one of his cruises, the British learned of his presence and sent a detail of
dragoons to capture him. He saw them coming and climbed up inside an unused
chimney hoping to elude them, but they found him and one of them composed this
bit of doggerel to celebrate the capture:
"William Weaver now we have found you
We will neither hang nor drown you.
But will smother you with smoke--"
Thus he thought but
nothing spoke." "The dragoons took their prisoner and proceeded on
their way. They also took with him his young son, a sturdy lad about ten years
of age. The prisoner was lame, whether from his chimney experience or from
other causes is not known, and the dragoons frequently prodded him with their
bayonets to increase his pace. While they were passing through a swamp the
prisoners had lagged behind and the dragoons were quite a distance in advance.
The boy said, 'Father now is our chance' and they plunged into the swamp and
dropped behind the trunk of a fallen tree. The dragoons soon discovered their
loss and attempted to pursue them, but the swamp was too wet and boggy to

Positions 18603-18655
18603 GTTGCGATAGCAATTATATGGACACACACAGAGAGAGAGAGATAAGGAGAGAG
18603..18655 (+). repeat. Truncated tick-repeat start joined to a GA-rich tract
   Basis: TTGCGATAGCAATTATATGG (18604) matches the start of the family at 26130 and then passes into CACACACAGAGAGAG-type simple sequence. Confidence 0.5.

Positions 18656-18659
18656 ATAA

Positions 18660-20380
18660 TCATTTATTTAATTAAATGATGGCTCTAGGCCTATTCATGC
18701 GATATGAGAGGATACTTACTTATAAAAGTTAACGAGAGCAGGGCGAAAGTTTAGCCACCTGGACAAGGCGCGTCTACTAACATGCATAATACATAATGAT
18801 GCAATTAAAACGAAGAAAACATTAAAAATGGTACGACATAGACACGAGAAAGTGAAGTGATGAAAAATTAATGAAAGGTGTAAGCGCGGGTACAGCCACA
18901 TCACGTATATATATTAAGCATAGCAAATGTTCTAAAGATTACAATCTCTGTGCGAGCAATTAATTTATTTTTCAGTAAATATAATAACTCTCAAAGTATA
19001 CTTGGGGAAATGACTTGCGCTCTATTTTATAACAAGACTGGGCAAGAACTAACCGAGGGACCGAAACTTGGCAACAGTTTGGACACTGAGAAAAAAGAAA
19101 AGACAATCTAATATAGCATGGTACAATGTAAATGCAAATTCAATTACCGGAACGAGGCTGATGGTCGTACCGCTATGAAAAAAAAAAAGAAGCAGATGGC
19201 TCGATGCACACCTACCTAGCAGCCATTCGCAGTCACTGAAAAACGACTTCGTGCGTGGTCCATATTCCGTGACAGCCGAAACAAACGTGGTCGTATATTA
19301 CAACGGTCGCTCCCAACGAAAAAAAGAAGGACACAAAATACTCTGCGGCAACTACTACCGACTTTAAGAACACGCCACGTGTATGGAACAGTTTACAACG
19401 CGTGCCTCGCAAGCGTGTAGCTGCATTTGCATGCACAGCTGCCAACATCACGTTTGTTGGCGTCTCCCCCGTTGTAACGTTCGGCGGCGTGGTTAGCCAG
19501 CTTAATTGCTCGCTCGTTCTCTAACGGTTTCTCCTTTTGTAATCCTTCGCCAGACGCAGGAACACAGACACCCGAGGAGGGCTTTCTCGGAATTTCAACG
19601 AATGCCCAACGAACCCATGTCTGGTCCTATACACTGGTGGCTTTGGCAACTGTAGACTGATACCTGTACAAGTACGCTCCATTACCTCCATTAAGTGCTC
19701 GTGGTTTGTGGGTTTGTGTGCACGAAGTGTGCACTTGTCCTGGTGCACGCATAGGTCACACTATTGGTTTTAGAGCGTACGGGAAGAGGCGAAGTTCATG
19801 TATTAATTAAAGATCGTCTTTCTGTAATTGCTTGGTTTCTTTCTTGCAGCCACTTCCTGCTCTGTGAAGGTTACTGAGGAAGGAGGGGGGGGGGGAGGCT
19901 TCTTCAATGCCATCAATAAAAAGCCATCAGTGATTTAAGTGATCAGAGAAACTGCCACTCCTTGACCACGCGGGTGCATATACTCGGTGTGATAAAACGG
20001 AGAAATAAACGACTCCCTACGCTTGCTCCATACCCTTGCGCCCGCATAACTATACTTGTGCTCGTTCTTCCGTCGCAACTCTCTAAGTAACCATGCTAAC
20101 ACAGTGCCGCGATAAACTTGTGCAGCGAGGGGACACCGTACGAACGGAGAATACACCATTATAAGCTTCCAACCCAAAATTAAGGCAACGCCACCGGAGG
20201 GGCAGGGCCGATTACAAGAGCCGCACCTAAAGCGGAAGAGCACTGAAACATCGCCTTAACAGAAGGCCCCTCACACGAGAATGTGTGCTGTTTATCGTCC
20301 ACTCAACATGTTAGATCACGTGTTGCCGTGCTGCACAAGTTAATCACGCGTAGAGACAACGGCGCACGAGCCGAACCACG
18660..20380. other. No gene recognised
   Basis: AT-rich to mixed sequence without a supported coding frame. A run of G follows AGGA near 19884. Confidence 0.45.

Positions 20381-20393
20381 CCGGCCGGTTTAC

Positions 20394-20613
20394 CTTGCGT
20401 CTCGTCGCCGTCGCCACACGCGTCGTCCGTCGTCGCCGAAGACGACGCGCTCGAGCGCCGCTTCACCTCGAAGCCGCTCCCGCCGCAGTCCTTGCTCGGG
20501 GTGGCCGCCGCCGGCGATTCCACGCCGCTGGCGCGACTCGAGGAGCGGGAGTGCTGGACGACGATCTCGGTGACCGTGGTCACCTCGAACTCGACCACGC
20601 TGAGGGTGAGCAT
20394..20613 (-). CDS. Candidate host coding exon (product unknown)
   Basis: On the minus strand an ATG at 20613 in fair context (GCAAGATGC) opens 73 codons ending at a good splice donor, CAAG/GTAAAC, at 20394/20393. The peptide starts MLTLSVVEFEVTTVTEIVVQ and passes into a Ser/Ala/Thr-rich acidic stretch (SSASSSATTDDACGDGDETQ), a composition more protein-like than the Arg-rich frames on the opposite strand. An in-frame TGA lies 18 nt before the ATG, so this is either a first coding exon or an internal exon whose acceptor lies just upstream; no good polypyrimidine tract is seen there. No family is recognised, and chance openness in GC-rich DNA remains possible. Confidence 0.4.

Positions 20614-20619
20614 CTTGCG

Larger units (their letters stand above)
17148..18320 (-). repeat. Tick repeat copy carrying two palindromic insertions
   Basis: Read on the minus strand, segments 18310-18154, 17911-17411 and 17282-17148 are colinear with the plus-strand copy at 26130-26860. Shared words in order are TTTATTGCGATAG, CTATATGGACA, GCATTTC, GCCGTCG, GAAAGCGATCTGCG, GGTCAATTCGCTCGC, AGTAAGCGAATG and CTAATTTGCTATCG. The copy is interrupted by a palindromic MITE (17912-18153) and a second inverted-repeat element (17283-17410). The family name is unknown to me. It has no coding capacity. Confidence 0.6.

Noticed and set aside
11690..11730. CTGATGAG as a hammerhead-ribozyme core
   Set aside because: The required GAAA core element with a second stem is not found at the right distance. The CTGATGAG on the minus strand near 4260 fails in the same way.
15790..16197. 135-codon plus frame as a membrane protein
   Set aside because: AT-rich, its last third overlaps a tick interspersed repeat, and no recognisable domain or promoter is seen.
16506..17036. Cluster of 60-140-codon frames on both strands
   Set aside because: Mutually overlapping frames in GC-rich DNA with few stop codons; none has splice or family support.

support the horses and they abandoned the pursuit, fired a volley into the
swamp and reported that the prisoners had been shot while attempting to
April 11, 1763,
William Weaver was living in Cranston, where his
father took up his temporary abode somewhat earlier, and on that date he bought
a house and lot in Warwick
located about 200 feet south of the Apponaug R.R.
station, the land being now covered by the railroad tracks. He lived there as
late as 1771. In the census of 1774 he lived in Newport.
Child (by first wife):
199- I. William,8 b. 1770.
Children (by second wife):
ii. (???) (dau.)8
iii. (???) (dau.)8
iv. Peter,8 who lived in Ancram, N. Y., in 1810 and "went west."
200-v. Henry Simon,8 b. 1777.
Source: Ancestry.com History and
genealogy of a branch of the Weaver family pg 292
200. Henry Simon